US: Gun industry not to blame for violence

In a victory for the US firearms industry, a federal jury cleared 45 handgun manufacturers and distributors of allegations that their marketing practices have stoked violence in black and Hispanic neighbourhoods.

In a victory for the US firearms industry, a federal jury cleared 45 handgun manufacturers and distributors of allegations that their marketing practices have stoked violence in black and Hispanic neighbourhoods.

The jury in New York deliberated for five days before reaching its verdict yesterday in a closely watched case that now goes to the judge for a final decision.

The panel was unable to reach a verdict regarding 23 other defendants in the lawsuit, brought by the National Association for the Advancement of Coloured People (NAACP), one of the oldest and most active civil rights groups in the US.

The lawsuit alleged the firearms industry knew corrupt dealers were supplying their products to criminals in minority communities and did nothing to stop it.

Rather than monetary damages, the lawsuit sought to force distributors to restrict sales to dealers who have storefront outlets, prohibit sales to gun show dealers and limit individual purchasers to one handgun a month.

The defendants and the gun industry argued that it would be unfair and unlawful to hold manufacturers liable for the criminal use of a legal product.

They also said that legislatures – not courts – should set standards for sales.

“Nobody wants to have someone selling to criminals,” James Dorr, lawyer for firearms manufacturer Sturm, Ruger & Co., said during closing arguments. “This industry certainly doesn’t.”

In an unusual but not unprecedented ruling, US District Judge Jack Weinstein decided ahead of time that the jury would play only an advisory role, and that he would make the final decision in the case.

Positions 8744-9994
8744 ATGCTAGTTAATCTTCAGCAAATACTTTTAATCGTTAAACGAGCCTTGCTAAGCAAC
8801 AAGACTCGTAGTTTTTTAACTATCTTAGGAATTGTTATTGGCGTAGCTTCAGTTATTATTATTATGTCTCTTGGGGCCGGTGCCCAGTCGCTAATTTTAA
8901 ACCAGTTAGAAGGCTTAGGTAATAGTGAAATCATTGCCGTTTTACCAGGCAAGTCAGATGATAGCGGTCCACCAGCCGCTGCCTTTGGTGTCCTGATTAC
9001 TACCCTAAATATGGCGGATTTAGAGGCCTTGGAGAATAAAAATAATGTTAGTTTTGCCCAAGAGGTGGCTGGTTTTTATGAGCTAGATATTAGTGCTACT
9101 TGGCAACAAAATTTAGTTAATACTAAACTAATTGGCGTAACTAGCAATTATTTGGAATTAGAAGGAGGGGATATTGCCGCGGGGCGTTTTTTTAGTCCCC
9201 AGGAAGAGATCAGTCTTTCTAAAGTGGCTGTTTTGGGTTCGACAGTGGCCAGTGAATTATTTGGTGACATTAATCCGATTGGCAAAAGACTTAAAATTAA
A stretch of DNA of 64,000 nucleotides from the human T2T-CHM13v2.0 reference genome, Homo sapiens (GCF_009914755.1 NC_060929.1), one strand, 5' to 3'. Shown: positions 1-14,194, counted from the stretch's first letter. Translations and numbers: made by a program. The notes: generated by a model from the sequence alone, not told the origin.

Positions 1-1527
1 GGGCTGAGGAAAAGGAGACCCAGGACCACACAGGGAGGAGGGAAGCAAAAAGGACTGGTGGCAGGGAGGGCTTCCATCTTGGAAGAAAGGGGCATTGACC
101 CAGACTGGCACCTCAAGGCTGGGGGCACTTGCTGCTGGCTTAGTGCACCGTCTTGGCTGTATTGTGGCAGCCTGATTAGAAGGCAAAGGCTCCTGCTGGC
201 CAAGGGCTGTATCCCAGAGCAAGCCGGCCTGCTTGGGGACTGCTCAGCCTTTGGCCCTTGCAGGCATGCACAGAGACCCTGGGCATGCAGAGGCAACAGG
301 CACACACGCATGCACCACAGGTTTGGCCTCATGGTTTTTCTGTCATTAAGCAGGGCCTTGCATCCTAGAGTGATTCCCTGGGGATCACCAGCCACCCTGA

Both sides will submit written arguments interpreting the jury’s verdict within 30 days.

The verdict followed more than five weeks of testimony in the lawsuit against 68 defendants, including Smith & Wesson, Glock, Colt Manufacturing and other major gun makers and distributors.

The jury found Glock and Colt not liable, but did not reach a decision on Smith & Wesson.

The plaintiffs built much of their case on previously sealed data – provided by the Bureau of Alcohol, Tobacco and Firearms under court order – detailing sales histories of weapons recovered at crime scenes in New York state from 1996 to 2000.

An expert witness testified that an analysis found 11% of handguns sold in 1996 were used in rapes, robberies, assaults and murders by 2000.

The defendants knew they were feeding a pool of illegal handguns, and “purposely turned their head away from the problem”, NAACP lawyer Elisa Barnes said during closing arguments.

“They said, ‘It’s not our worry’.”

Defence experts claimed the analysis was flawed.

They said their own studies found that most guns used by criminals come from a secondary market of millions of used or stolen guns.

“Common sense tells you that the vast majority of guns are acquired by criminals in the secondary market, not from retailers,” Mr Dorr said.

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